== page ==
Naturopathic Guiding Principles
The foundation and practice of Naturopathic Medicine is guided by six unique defining principles. Naturopathic Doctors (NDs) strive to integrate every one of these principles into all aspects of diagnosis and treatment.
First do no harm.
NDs choose the least invasive and safest treatments that will cooperate with your body to restore health. This minimizes harmful side effects and avoids the simple suppression of symptoms.
Identify and treat the causes.
While naturopathic medicine can effectively alleviate acute and chronic symptoms of illness, NDs focus on uncovering and resolving the underlying causes of disease. Symptoms of illness are “warning signals” from the body, rather than the cause of disease; they reflect the body’s attempt to heal, and point to a deeper imbalance or improper functioning of the body.
Rather than treating or suppressing the symptoms, treatment directed at the root of the problem will guide your body towards better health.
Support the healing power of the body.
We are blessed with very intelligent bodies! There is a natural and ordered self-healing mechanism that is inherent to our intricate design. By identifying and removing the obstacles to healing, NDs work to facilitate and encourage this self-healing process to shine from within.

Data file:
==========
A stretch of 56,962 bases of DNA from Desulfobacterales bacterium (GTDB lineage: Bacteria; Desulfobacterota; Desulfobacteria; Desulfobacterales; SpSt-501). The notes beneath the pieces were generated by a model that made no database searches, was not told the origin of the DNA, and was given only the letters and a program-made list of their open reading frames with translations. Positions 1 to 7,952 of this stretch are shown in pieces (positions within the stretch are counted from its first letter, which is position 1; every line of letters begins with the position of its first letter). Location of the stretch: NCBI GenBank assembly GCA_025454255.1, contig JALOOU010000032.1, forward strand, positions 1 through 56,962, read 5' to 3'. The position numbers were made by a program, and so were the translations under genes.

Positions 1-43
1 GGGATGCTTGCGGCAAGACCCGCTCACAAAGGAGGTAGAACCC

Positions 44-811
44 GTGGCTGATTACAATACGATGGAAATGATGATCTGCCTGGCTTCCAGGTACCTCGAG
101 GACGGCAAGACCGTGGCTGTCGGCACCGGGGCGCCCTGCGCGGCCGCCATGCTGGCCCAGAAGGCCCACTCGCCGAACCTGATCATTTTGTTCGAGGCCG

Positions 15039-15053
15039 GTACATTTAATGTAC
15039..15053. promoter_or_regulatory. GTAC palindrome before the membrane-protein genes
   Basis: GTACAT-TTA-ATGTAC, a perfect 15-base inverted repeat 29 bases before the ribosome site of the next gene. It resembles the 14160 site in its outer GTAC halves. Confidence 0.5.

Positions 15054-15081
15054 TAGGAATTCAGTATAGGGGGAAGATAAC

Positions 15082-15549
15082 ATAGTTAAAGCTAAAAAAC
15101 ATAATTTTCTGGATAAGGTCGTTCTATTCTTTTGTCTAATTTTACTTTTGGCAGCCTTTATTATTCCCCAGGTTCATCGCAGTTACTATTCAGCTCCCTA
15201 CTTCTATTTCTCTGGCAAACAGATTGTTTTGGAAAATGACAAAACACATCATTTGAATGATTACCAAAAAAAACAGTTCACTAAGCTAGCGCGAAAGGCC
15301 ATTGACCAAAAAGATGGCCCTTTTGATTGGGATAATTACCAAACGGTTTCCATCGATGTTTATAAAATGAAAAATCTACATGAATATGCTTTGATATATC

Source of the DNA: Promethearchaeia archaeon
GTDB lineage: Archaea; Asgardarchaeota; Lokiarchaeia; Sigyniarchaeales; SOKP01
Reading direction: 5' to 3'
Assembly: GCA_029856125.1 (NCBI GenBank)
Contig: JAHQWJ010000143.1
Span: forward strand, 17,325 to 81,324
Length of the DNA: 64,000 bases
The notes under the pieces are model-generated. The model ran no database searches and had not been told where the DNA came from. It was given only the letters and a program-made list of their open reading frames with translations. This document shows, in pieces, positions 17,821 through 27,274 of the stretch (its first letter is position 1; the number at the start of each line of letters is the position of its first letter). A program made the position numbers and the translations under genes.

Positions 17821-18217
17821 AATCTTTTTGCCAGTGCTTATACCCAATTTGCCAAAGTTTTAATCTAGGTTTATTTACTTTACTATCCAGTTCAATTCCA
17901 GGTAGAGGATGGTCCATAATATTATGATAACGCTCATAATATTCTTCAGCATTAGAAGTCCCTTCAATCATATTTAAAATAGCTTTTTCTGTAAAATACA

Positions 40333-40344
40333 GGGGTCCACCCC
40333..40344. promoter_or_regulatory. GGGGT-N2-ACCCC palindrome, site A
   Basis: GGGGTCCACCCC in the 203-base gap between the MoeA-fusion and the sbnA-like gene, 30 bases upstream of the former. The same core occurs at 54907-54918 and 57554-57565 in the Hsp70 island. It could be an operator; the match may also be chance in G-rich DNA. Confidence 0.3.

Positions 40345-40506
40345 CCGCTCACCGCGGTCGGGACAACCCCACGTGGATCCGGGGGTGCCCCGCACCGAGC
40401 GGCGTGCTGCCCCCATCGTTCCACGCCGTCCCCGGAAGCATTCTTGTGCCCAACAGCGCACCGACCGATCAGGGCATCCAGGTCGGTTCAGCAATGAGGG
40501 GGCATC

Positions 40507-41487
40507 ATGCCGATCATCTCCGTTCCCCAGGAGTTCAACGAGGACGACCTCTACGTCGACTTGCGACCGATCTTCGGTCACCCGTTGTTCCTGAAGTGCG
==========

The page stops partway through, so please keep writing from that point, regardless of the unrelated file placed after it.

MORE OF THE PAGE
Treat the whole person.
Our health and wellbeing is influenced by the interaction of many factors, including physical, genetic, mental, emotional, environmental and social factors. NDs will take the whole picture into consideration when creating treatment plans in order to promote holistic healing for each individual.
Doctors as teachers.
NDs strive to create a therapeutic relationship with patients by working collaboratively as a team. NDs empower patients with the knowledge, tools and strategies to make healthy changes, and encourage patients to take charge of their own health.
Proactive healthcare is the best healthcare. Naturopathic interventions focus on building up the foundations of good health, and consider the potential risk factors, hereditary susceptibility, and health burdens of each patient.
© Freda Tam, ND 2013. All rights reserved.